1. D. Sprague, K. Kopman, and S. Dorsey, “Faculty Development in the Integration of Technology in Teacher Education Courses,” Journal of Computing in Teacher Education, Vol. 2, No. 14, 1988, pp. 24–28.
2. See paragraph 5 of J. McKenzie, “Reaching the Reluctant Teacher,” From Now On, 1999, <> (retrieved August 11, 2005).
3. J. Stuhlman, “A Model for Infusing Technology into Teacher Training Programs,” Journal of Technology and Teacher Education, Vol. 6, No. 2/3, 1998, pp. 125–139.
4. Kuh was interviewed and quoted in an article by Mary Beth Marklein called “Students Aren’t Using Info Technology Responsibly,” USA Today, November 9, 2002, <> (retrieved August 11, 2005).
5. S. E. Hampton et al., “A Systematic, Hands-On, Reflective and Effective (SHORE) Approach to Faculty Development for New and Seasoned Faculty,” To Improve the Academy, Vol. 22, 2003.
6. Office of Social and Economic Data Analysis, Analysis of 2002 MAP Results for eMINTS Students, an eMINTS Evaluation Team Policy Brief, January 27, 2003, <> (retrieved August 12, 2005).
7. J. Efaw et al., “A Miracle or a Menace: Teaching and Learning with Laptop Computers in the Classroom,” EDUCAUSE Quarterly, Vol. 27, No. 3, 2004, pp. 10–18, <>.
8. J. A. Abbott and S. E. Farris, “Integrating Technology into Pre-Service Literacy Instruction: A Survey of Elementary Education Students’ Attitudes Toward Computers,” Journal of Research on Computing in Education, Vol. 33, No. 2, 2000, pp. 149–161.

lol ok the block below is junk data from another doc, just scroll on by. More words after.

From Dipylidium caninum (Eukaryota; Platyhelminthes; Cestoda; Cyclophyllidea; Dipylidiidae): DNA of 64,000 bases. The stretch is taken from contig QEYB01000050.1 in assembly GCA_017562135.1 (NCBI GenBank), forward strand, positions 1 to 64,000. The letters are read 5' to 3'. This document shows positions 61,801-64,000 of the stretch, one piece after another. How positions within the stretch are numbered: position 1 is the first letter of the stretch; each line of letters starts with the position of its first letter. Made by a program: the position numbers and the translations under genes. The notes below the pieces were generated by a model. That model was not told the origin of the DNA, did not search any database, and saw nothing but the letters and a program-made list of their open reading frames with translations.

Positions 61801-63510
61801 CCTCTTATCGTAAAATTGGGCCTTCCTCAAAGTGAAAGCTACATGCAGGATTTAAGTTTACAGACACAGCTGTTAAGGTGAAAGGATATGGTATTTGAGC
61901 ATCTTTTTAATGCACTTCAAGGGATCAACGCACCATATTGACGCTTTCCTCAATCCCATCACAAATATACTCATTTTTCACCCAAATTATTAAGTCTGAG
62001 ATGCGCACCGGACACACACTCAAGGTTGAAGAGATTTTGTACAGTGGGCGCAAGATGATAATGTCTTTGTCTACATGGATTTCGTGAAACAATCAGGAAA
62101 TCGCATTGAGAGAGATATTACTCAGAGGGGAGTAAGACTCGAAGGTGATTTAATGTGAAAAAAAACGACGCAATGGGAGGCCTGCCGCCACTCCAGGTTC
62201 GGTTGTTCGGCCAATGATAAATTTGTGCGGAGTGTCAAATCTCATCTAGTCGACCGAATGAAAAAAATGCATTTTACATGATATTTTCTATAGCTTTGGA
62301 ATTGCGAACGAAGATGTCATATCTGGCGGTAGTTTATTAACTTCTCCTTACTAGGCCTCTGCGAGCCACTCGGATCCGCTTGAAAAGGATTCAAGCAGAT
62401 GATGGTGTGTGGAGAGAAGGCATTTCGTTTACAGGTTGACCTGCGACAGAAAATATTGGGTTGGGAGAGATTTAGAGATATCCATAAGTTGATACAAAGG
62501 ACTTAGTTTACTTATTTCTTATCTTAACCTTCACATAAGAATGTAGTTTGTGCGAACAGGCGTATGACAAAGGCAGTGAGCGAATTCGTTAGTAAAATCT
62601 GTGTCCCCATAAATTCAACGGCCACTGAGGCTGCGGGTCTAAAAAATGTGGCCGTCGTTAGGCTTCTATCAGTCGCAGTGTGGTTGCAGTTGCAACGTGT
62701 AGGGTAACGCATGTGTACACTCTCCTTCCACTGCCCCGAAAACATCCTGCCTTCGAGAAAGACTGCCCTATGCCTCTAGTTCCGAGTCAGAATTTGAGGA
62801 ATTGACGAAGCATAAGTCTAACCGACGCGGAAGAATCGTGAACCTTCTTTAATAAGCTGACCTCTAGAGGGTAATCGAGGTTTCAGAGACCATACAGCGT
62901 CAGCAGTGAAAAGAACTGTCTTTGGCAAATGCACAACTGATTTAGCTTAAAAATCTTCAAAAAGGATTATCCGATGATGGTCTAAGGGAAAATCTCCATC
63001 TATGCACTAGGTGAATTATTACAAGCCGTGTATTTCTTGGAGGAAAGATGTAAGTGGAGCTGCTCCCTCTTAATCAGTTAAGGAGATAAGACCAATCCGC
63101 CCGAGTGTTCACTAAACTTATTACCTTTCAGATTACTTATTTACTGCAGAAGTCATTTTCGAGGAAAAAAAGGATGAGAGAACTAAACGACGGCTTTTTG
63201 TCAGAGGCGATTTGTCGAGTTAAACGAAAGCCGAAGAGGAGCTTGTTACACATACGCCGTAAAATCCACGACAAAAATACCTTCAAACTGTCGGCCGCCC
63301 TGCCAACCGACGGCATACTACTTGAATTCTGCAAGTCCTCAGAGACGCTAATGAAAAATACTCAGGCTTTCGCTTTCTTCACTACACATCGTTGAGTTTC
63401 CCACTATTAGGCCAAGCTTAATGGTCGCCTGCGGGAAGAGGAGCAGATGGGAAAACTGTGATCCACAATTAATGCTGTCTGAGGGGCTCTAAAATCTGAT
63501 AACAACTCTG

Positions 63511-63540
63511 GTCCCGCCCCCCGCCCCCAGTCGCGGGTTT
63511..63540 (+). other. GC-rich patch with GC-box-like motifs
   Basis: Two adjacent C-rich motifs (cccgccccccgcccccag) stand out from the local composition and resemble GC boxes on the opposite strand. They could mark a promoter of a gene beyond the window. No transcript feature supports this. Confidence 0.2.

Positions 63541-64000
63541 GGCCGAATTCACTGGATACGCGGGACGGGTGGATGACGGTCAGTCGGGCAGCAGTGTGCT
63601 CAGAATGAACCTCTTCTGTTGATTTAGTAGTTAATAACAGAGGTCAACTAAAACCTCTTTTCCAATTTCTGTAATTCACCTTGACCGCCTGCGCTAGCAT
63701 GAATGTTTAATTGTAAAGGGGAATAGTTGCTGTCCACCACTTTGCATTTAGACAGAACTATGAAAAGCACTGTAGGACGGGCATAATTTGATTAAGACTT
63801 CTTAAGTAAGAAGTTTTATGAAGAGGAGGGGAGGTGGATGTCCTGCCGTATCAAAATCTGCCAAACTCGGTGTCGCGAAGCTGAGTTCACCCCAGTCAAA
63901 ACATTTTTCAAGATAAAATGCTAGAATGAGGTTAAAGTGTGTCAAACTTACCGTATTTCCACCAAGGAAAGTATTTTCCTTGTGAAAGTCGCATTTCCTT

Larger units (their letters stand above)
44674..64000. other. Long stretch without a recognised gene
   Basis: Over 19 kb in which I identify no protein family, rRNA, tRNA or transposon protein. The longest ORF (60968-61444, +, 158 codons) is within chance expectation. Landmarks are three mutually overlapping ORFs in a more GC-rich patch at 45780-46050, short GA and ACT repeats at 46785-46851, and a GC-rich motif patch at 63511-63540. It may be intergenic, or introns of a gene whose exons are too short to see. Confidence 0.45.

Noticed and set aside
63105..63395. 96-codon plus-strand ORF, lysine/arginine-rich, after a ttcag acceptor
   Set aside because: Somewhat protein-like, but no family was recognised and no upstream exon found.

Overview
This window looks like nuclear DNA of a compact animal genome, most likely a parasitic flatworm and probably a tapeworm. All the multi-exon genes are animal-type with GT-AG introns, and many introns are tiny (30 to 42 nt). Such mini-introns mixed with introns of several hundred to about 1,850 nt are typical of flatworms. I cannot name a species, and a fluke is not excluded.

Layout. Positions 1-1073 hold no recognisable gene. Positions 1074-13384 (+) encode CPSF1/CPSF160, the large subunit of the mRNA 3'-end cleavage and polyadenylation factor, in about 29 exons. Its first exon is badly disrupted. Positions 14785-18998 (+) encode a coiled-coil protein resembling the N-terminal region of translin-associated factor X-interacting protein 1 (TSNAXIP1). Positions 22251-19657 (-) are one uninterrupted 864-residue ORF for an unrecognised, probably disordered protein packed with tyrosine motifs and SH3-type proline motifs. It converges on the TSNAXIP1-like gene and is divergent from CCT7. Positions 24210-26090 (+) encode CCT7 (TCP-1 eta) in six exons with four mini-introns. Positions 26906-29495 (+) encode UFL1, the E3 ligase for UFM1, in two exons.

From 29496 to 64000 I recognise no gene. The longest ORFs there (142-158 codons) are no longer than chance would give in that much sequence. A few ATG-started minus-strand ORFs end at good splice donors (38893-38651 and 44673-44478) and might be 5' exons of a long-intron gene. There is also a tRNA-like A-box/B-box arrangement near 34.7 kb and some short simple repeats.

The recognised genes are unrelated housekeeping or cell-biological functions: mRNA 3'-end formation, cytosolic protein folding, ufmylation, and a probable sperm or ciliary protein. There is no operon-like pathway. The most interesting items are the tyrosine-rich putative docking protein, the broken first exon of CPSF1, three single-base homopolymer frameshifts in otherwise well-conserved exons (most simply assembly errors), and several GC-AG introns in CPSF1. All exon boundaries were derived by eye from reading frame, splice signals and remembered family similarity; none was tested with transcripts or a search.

9. Ibid.
10. Y. Zhao et al., “Conditions for Classroom Technology Innovations: Executive Summary,” Teachers College Record, Vol. 104, No. 3, 2002, pp. 482–515.
11. See Abbott and Faris, op. cit.; E. M. Willis and P. Raines, “Technology in Secondary Teacher Education,” T.H.E. Journal, Vol. 29, No. 2, 2001, p. 54, <> (retrieved August 12, 2005); and B. Means and K. Olson, Technology and Education Reform: Technical Research Report, Office of Educational Research and Improvement (Washington, D.C.: U.S. Department of Education, August 1995), <> (retrieved August 12, 2005).
12. National Council for Accreditation of Teacher Education (NCATE), Standards, Procedures, and Policies for the Accreditation of Professional Education Units, 1997, <> (retrieved August 12, 2005).
13. Means and Olson, op. cit.
14. Ibid.
15. Zhao et al., op. cit.
16. National Research Council, How People Learn (Washington, D.C.: National Academy Press, 1999).
17. J. Cradler and R. Cradler, Prior Studies for Technology Insertion (San Francisco, Calif.: Far West Laboratory, 1995).
18. R. Clark and G. Salomon, “Why Should We Expect Media to Teach Anyone Anything?” in Learning from Media: Arguments, Analysis, and Evidence, R. E. Clark, ed. (Greenwich, Conn.: Information Age Publishing, 2001), pp. 37–70.
19. D. McNierney, “One Teacher’s Odyssey through Resistance and Fear,” TechTrends, Vol. 48, No. 5, 2004, pp. 64–68.
20. H. J. Becker and M. M. Riel, Teacher Professional Engagement and Constructive-Compatible Computer Usage (Report No. 7) (Irvine, Calif.: Teaching, Learning, and Computing, 2000), <> (retrieved August 16, 2005).
21. D. McNierney, op. cit.
22. D. Ouzts and M. Palombo, “A Study of Perceptions of College Professors,” TechTrends, Vol. 48, No. 5, 2004, pp. 17–22.
23. A. Lincoln, Second annual message to Congress, December 1, 1862, <> (retrieved August 16, 2005).
Jamie Efaw is a U.S. Army major currently based in North Carolina. He previously served as an instructor in the Department of Behavioral Sciences and Leadership at the U.S. Military Academy at West Point, New York.